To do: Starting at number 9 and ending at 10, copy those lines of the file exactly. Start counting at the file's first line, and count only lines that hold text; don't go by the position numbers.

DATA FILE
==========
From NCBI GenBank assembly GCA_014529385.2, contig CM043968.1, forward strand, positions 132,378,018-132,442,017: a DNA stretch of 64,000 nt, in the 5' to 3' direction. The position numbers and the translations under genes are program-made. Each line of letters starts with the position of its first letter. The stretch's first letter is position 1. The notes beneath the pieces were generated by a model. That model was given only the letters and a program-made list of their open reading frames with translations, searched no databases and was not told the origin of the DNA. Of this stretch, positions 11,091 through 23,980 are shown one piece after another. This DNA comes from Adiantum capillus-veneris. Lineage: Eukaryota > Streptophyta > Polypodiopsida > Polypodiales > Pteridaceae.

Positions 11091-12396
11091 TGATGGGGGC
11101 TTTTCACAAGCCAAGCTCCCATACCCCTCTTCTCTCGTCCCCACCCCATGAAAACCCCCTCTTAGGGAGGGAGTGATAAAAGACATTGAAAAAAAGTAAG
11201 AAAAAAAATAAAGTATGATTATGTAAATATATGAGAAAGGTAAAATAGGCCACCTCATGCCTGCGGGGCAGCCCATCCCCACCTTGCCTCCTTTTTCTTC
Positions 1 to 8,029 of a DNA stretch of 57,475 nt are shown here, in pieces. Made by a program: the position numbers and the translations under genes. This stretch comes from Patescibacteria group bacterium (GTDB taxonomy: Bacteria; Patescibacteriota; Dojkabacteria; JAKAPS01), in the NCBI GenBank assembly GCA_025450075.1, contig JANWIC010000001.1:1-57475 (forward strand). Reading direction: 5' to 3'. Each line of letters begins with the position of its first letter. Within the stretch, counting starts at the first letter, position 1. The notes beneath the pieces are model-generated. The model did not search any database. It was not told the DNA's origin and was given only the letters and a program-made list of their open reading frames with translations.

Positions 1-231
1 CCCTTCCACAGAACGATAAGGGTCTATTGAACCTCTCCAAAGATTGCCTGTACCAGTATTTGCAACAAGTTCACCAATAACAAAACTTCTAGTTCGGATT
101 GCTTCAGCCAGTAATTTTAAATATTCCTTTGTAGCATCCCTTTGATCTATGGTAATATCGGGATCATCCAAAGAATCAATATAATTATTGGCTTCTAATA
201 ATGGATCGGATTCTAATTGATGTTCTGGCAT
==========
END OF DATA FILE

101 GCTTCAGCCAGTAATTTTAAATATTCCTTTGTAGCATCCCTTTGATCTATGGTAATATCGGGATCATCCAAAGAATCAATATAATTATTGGCTTCTAATA
201 ATGGATCGGATTCTAATTGATGTTCTGGCAT